WASHINGTON The Federal Deposit Insurance Corp. on Tuesday said the Bank Insurance Funds comprehensive income net income plus unrealized gains or losses on securities available for sale was $1.56 billion last year, a dramatic turnaround from a $198 million loss in 1999.
The agency attributed the nearly $1.76 billion swing to two factors: reduced expectations of bank failure costs and unrealized securities gains. In 2000 the bank fund lowered its reserves to cover the cost of failures by $153 million, a dramatic change from the $1.17 billion boost to reserves made in 1999. For 2000 the agency slashed by 54%, to $141 million, its contingent liabilities for anticipated bank failures.
The bank fund recorded an unrealized gain of $300 million last year on securities available for sale, compared to a $92 million unrealized loss in 1999. BIF ended 2000 with $31 billion, up 5.3% from 1999. Its reserves-to-insured deposits ratio was 1.35%.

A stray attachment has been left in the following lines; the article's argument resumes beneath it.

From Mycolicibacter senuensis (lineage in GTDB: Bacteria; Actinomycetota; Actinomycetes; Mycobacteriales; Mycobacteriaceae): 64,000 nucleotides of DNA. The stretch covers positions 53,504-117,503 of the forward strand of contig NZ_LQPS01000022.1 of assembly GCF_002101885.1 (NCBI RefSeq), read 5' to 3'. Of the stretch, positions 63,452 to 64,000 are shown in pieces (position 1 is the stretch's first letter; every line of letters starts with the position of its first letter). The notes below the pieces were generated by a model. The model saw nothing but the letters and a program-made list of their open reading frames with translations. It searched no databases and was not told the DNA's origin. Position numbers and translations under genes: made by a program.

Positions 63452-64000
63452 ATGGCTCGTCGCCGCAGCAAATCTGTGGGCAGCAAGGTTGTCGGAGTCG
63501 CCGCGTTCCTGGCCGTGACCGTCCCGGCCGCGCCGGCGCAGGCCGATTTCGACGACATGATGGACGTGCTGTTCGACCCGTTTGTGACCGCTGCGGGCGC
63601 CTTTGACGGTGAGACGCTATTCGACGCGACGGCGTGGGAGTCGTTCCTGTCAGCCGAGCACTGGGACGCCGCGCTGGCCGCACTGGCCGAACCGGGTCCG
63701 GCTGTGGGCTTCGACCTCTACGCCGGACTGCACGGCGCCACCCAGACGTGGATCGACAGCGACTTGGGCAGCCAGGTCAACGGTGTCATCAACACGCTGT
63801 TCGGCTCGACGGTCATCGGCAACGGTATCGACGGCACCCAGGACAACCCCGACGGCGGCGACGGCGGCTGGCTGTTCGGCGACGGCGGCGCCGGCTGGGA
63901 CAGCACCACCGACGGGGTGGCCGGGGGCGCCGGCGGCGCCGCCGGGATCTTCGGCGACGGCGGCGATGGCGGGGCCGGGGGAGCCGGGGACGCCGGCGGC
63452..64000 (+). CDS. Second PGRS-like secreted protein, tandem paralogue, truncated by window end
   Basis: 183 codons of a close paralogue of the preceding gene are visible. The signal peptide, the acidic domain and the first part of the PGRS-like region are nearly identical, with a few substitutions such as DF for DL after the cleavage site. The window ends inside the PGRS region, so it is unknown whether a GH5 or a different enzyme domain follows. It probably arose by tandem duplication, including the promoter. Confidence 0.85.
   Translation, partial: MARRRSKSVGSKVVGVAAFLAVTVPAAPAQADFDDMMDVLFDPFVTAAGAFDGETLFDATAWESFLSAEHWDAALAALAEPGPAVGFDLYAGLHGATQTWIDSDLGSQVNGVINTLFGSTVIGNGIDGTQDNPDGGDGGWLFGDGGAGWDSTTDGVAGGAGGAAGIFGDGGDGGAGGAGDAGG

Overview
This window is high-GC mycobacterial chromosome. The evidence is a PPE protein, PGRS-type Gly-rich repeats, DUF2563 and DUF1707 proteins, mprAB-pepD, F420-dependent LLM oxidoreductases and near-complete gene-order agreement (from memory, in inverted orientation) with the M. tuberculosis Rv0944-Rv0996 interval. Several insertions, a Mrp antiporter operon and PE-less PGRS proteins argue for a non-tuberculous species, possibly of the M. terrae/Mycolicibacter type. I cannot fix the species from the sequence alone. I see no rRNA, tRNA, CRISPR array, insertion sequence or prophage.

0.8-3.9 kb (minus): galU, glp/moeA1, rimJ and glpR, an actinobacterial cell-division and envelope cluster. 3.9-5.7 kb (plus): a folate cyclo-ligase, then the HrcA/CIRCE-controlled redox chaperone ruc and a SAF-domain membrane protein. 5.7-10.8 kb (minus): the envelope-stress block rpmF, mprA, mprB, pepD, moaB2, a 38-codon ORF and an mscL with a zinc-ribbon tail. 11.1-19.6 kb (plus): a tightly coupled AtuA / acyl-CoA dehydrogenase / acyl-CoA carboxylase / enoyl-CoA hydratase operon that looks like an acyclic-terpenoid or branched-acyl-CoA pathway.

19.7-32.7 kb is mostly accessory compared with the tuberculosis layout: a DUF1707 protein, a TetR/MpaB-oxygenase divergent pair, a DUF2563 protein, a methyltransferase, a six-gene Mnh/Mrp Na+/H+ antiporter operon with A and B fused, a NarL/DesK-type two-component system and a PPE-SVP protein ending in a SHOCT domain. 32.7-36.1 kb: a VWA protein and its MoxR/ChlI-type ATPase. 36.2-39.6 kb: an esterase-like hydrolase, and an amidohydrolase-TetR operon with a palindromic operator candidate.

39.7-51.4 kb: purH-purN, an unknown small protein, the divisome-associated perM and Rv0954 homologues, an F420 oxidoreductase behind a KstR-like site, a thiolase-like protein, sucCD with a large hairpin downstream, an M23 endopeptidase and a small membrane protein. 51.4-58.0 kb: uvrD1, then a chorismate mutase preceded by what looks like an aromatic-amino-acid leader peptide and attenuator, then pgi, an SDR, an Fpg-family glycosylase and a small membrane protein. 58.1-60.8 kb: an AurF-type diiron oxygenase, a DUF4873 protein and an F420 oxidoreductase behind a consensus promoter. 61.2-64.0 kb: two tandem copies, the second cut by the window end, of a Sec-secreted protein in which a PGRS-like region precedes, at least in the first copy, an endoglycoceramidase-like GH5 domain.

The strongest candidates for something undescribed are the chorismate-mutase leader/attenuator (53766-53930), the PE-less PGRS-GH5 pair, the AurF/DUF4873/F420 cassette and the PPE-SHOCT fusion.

The Savings Association Insurance Funds comprehensive income rose 8.4% last year, to $478 million. But the FDIC more than quadrupled, to $234 million, its estimate of future costs from thrift failures. The agency added $181 million to the thrift funds provisions to cover losses, compared to a $31 million increase in 1999. The FDIC has recently identified a small number of additional SAIF-insured financial institutions that may pose a greater risk to the insurance fund unless institution management can resolve existing problems, the agency said in a release.
If these institutions fail, they may cause a material loss to the SAIF.
The thrift funds bottom line, however, also got a boost from unrealized securities gains, which increased by $114 million last year, compared with a $36 million unrealized loss last year. With $10.8 billion, the SAIF reserve ratio was 1.43% on Dec. 31.
Figures on both funds were released as part of the agencys 2000 unaudited financial results.